California’s grid is better off than a year ago, but worries linger as CAISO looks toward summer


The California Independent System Operator (CAISO) said it expects electricity supply conditions this summer to be “in better shape than last year,” even as the power grid remains “susceptible to stress during extreme heat waves” that extend across the West, according to the ISO’s summer outlook.

The assessment projects the energy grid will have more capacity to meet demand in 2021 than it did in 2020. The ISO said this is a “critical element for averting rotating power outages,” such as those that occurred last August.

CAISO said the additional capacity is the result of state-ordered resource procurement. And a series of market redesigns and policy changes in the CAISO’s system since September 2020, along with what it said are improved communication and coordination protocols, has improved overall preparedness for this summer.

The California Independent System Operator covers most of the state.

However, if a repeat of last summer’s heat events occurs, then the CAISO warned that imported energy from other states “could be limited.” It said the power grid could be “at risk of supply shortages and possible emergency conditions.”

This year’s outlook includes roughly 2,000 MW of additional resources coming online to serve CAISO net peak demand compared to this time last year. Resources include battery storage that CAISO said is expected to absorb excess renewable energy in the middle of the day, and inject it back into the grid after sunset when solar generation goes offline.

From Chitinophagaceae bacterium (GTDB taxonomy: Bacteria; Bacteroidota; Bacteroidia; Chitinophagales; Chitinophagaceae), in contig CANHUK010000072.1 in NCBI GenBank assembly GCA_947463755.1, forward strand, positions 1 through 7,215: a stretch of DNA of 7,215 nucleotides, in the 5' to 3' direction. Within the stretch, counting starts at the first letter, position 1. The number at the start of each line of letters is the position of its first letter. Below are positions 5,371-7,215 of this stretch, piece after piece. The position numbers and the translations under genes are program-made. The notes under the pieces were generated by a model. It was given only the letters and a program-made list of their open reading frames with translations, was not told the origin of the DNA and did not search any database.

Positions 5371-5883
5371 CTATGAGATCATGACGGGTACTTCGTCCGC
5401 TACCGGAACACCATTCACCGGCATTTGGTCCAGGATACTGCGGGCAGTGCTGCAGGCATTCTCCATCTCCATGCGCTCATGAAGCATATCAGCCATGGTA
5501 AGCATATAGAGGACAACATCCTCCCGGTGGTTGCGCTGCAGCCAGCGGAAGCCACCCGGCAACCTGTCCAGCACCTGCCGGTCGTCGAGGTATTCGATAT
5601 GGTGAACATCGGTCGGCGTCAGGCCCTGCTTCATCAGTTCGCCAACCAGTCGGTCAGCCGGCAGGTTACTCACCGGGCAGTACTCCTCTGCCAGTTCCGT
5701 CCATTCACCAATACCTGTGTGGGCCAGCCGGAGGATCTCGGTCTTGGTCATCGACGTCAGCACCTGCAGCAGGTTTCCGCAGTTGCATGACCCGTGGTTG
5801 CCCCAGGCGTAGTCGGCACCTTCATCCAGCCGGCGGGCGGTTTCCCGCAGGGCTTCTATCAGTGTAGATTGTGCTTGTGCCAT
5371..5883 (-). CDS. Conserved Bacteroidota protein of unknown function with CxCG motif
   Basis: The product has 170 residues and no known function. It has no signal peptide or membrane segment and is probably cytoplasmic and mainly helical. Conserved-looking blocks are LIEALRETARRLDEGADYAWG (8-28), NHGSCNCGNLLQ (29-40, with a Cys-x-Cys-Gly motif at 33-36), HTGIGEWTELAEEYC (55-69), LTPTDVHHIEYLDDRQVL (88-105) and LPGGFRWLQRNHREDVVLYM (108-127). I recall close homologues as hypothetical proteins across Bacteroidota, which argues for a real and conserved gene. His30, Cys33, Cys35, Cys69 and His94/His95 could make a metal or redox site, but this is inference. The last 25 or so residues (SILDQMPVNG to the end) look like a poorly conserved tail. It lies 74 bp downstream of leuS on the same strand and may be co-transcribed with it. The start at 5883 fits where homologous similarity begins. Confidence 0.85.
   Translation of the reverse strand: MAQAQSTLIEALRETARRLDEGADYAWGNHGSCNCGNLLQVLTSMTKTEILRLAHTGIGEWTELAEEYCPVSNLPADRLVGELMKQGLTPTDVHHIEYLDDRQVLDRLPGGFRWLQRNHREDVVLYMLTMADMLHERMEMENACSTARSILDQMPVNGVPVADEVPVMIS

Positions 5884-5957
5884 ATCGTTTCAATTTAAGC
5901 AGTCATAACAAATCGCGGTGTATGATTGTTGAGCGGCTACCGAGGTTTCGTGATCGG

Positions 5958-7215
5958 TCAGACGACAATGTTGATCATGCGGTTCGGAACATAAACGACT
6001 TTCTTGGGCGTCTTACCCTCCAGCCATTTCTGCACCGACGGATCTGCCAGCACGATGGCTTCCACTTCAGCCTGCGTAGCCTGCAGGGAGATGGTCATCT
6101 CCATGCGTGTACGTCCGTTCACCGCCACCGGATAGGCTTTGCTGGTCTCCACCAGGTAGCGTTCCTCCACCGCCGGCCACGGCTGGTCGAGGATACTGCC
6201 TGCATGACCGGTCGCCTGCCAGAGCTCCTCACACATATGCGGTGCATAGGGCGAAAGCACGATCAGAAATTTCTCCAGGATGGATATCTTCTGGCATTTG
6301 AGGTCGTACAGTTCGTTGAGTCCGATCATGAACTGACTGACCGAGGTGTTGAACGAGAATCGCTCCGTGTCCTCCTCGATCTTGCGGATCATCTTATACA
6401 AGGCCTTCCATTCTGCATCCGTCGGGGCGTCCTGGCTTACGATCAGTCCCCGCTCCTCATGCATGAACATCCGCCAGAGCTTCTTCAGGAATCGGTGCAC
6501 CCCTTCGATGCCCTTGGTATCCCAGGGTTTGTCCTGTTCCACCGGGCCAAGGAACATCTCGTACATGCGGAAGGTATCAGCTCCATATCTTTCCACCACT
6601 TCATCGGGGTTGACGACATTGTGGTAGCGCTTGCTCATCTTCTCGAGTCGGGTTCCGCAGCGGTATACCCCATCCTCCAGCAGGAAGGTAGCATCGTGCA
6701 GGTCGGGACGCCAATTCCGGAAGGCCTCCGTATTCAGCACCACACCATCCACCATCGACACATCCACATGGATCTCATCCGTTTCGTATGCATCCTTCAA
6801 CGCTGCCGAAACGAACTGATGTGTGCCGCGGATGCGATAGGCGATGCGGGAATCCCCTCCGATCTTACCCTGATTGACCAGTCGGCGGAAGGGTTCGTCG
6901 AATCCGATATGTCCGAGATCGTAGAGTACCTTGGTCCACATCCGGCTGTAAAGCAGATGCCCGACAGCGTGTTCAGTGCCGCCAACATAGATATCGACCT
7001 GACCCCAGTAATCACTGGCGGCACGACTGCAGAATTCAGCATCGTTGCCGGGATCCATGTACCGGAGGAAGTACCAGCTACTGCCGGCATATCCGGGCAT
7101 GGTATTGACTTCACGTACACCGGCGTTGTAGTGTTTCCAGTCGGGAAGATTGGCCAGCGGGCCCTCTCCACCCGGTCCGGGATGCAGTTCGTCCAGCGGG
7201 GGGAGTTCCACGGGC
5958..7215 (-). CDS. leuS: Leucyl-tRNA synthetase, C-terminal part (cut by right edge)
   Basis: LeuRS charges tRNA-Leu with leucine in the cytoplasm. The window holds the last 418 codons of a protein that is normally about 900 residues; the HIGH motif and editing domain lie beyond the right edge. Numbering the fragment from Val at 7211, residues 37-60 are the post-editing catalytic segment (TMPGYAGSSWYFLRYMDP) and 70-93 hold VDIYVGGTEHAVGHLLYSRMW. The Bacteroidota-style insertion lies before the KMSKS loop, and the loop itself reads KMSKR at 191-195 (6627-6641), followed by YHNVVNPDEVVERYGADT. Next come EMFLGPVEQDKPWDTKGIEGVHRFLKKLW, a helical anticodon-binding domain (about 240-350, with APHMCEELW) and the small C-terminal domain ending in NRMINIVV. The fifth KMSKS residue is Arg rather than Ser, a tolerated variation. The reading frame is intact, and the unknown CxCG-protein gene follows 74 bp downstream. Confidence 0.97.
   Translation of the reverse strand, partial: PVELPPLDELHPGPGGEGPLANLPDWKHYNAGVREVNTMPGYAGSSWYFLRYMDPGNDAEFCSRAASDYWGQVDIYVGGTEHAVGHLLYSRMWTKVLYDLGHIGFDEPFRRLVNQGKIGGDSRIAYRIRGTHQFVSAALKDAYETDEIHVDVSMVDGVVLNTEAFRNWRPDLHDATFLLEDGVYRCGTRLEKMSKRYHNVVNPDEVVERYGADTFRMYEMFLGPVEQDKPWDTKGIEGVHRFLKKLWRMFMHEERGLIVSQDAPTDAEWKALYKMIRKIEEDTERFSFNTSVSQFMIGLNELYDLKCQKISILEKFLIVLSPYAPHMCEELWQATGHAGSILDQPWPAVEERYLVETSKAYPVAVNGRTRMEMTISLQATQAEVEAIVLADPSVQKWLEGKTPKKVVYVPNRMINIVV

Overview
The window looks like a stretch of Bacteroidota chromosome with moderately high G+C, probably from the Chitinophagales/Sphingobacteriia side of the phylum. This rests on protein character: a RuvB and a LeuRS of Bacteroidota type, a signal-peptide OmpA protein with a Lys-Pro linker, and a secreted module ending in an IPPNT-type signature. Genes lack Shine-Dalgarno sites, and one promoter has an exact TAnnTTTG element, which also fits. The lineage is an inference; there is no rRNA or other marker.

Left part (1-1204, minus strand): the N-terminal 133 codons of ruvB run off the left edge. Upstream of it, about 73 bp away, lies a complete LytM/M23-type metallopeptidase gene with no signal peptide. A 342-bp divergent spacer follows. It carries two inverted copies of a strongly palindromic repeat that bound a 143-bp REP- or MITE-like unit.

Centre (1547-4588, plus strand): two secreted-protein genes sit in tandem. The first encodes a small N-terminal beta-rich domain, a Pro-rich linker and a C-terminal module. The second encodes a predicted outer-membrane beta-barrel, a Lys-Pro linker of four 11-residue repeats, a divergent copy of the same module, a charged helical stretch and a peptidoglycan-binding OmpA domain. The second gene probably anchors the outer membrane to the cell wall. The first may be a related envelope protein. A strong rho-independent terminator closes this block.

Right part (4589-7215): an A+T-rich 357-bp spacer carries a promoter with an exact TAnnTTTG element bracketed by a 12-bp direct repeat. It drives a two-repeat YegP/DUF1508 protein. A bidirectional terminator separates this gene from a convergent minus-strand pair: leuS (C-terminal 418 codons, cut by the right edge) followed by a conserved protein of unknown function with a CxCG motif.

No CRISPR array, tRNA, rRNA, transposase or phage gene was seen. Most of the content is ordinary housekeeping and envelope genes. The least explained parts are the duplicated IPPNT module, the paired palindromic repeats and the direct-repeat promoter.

The state and CAISO are continuing to pursue an additional 1,000 MW to 1,500 MW of new resources to the system by summer.

Low snowpack

CAISO said that the state’s hydroelectric energy supplies will also be “significantly lower” than normal, with the state experiencing a second consecutive year of below-normal precipitation. Snowpack water content peaked at 60% of normal, similar to last year’s conditions, and reservoir levels have dropped to 70% of normal.

CAISO said that conservation will be “pivotal to cushioning the grid when it needs it the most.”

Image: Wikimedia Commons

CAISO said that conservation will be “pivotal to cushioning the grid when it needs it the most,” typically during hot summer evenings when demand remains high for air conditioning use and solar production is going offline. In coordination with the California Public Utilities Commission (CPUC), the CAISO will issue voluntary calls to consumers to cut down on electricity use from 4 – 9 p.m. when system conditions are forecast to be tight.

In March, the CPUC directed investor-owned utilities to procure additional resources. In particular, it ordered utilities to procure a minimum of an additional 2.5% of resources for all customers in their territories, representing an effective increase of the planning reserve margin from the existing 15% to 17.5%.

Regulators also ordered the utilities to pilot an Emergency Load Reduction Program to give demand response providers and other companies providing new services to manage electricity demand, the ability to demonstrate how their innovative programs can support the grid.

For its part, the ISO in March implemented a number of market reforms that are designed to:

  • Strengthen compensation incentives for hourly imports to deliver during tight supply conditions;
  • Provide more accurate price signals reflective of tight supply conditions and dispatch of emergency demand response;
  • Establish an interim minimum state of charge requirement to ensure resource adequacy storage resources have sufficient energy available on the tightest supply days;
  • Ensure sufficient capacity is procured in advance of planned outages;
  • Streamline the grid interconnection process to expedite new supply; and,
  • Modify export, load, and wheeling priorities.

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